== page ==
By the time Kohm returned to Old Crow in May 1988, he had built trust and understanding with community members. They viewed him as an ally and believed that his photographs would aid in their struggle to protect the calving grounds. He began his four-month journey through Gwich’in country in Crow Flats, a vast wetland complex north of Old Crow, where he stayed with Norma Kassi and her family at their hunting camp. He took pictures of a snow-covered mountain across Zelma Lake, glimmering in the pale light; of caribou crossing in groups over the still-frozen lake; and of the camp site itself, showing the large canvas wall tent where Kassi’s family slept and the smaller recreational tent he pitched nearby. These experiences allowed Kohm to learn transnationalism on the ground, from glimpsing local realities and seeing firsthand how Gwich’in lives, culture, and food security were tied to the transboundary caribou herd.
During his 1988 visit, Kohm accompanied Richard “Dick” Nukon, the hunter in the pictures, on a trip up the Porcupine River to harvest caribou. The true power of these photographs can be understood in light of what the cultural critic Susie Linfield has claimed about images. “It is awfully hard,” Linfield observed, “to photograph a human right: what in the world would it look like? In fact, rights don’t look like anything at all.” The caribou hunt series, though, shows us what human rights look like—the right to access food, the right to continue subsistence activities, the right of the Gwich’in to sustain their multimillennial relationship with the caribou.
Kohm would never forget what happened when he and Nukon returned to the village with two caribou carcasses. A large group gathered “to celebrate the kill. A boy stepped forward. He was the hunter’s grandson. His eyes were filled with pride.” “I saw that look,” Kohm recalled, “and I thought, ‘That’s been going on for 30,000 years.’ But, now, we’re going to end it for a finite amount of oil.”
Unlike many other photographers who have depicted Indigenous peoples, Kohm did not come as a salvage ethnographer, trying to create a visual record of a culture he believed doomed to extinction. Made with the cooperation of Indigenous communities, Kohm wanted these pictures to play an active role in helping the Gwich’in fight for a future of their own.
The Last Great Wilderness show featured Kohm’s slides as well as audio clips of interviews he recorded in Old Crow. As audiences see Nukon hunting and other scenes from Gwich’in lands, they hear the voice of Randall Tetlichi, who explains how his people have relied upon and cared for the caribou since time immemorial. “That’s our survival,” Tetlichi says. “If there’s no caribou, we’re going to have a hard time up here. And I hope people from the South listen to us and try to get the picture that we talk about.”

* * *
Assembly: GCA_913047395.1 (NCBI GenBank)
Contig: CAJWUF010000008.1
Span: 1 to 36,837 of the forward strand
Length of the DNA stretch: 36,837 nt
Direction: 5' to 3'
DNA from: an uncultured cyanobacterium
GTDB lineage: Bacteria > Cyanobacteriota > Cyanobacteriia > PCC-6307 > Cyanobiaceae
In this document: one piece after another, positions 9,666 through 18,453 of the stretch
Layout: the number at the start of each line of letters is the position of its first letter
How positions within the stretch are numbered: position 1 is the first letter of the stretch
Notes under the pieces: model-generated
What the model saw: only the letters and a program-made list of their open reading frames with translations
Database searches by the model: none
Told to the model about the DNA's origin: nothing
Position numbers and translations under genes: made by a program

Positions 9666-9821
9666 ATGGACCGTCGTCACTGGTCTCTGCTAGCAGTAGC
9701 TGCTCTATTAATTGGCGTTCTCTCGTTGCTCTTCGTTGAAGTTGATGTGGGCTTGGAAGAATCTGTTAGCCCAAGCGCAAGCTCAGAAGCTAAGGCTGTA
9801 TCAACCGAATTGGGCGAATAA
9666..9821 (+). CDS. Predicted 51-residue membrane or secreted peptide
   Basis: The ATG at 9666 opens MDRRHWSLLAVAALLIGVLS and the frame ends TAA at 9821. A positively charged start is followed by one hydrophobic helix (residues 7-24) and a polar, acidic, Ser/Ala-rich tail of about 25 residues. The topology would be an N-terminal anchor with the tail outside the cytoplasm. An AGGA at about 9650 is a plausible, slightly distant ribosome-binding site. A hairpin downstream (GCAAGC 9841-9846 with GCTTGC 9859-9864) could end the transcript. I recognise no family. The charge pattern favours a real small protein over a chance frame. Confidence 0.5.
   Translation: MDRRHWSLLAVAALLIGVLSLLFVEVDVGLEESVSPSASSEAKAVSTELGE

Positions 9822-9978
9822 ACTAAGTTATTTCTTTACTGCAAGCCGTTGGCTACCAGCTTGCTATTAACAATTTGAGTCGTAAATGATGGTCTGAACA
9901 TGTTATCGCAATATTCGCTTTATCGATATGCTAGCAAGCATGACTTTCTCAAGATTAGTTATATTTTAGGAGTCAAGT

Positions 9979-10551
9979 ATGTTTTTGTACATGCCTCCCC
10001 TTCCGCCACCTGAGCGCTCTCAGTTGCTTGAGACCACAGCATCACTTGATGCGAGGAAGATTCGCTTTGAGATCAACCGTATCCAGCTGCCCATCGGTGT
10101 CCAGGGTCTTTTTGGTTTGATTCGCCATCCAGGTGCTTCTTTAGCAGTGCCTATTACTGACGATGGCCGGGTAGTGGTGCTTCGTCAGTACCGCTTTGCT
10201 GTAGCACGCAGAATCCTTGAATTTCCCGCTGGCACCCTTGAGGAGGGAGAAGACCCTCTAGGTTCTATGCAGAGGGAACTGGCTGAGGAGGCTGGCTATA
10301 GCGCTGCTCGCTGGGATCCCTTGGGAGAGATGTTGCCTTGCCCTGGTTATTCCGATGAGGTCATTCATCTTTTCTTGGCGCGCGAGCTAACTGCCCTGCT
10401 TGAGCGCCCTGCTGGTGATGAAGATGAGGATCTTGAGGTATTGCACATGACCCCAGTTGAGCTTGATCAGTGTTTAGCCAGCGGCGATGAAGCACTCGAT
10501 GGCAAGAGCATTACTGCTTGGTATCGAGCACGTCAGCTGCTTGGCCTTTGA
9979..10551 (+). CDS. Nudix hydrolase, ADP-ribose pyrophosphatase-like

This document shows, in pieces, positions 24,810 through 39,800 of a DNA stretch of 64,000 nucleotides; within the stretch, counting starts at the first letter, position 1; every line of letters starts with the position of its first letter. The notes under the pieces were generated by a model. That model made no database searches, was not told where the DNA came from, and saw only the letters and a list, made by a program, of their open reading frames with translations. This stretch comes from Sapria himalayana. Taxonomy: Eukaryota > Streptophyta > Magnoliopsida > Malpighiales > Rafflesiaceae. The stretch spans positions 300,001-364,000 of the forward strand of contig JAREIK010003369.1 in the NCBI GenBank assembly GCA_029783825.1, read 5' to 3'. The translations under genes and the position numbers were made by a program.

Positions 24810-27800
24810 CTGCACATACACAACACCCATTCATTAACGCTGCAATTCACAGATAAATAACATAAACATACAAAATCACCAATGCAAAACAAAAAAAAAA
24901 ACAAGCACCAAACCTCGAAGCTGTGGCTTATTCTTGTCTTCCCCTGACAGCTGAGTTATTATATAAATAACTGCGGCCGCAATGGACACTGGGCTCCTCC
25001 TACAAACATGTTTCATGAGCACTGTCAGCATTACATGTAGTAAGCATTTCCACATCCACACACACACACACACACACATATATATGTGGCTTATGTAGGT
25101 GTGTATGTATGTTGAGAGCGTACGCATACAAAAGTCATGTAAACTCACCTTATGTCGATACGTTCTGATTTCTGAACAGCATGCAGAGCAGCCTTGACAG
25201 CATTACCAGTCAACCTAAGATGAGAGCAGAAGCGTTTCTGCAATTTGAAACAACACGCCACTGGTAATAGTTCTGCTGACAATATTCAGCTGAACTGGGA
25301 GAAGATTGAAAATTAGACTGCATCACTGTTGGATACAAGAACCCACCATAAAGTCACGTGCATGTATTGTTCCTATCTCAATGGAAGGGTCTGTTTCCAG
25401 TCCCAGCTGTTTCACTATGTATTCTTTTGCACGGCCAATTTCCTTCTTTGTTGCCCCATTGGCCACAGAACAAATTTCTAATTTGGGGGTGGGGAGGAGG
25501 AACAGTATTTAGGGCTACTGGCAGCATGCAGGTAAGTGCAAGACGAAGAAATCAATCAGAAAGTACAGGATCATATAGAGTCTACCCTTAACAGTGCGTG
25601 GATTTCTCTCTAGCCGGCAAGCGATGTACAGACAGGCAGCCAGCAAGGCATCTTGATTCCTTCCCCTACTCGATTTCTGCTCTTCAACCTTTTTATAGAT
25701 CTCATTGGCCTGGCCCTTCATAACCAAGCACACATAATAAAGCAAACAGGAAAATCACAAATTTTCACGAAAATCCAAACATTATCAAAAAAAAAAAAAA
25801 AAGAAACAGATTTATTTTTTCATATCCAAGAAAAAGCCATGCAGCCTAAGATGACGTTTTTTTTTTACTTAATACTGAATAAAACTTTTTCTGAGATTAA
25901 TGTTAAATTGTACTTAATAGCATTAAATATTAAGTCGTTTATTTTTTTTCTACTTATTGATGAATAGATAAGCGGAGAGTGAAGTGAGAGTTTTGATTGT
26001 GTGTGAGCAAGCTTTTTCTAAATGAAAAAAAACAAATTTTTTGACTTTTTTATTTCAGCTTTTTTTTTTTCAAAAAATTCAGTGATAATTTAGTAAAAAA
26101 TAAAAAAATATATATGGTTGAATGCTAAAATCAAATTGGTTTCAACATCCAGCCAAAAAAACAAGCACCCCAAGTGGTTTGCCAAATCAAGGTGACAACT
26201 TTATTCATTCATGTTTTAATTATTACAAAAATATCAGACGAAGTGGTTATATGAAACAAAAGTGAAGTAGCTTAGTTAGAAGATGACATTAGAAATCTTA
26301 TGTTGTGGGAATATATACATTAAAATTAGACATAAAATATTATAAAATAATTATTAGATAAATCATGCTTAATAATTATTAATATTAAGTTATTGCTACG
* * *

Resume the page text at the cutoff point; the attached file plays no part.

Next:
With Gwich’in support, Kohm’s photographs became a crucial part of the Arctic Refuge campaign. For almost twenty years, he took the Last Great Wilderness show on the road, often joined by Gwich’in spokespeople from Canada and Alaska. “We’re not asking for pity,” Norma Kassi told a slide show audience in 1995. “We seek understanding and acceptance for our knowledge of what we can share. We need to be listened to. We need to be partners in all decision making for our future. Because they will never get rid of us. We’ll always be here.”
In churches, libraries, university lecture halls, and other venues across the United States, the Last Great Wilderness show and Gwich’in spokespeople changed how grassroots audiences understood the Arctic Refuge. Despite its title, The Last Great Wilderness transcended the familiar dualisms of the wilderness ideal to present the refuge as intricately connected to human and nonhuman communities in Alaska and beyond. Even though Kohm’s photographs never became iconic, they exerted vital agency in the world, forging a political movement across vast distances and national borders. Together, Kohm’s images and Gwich’in voices helped turn a traditional wilderness battle into something else entirely: a transnational fight for environmental justice.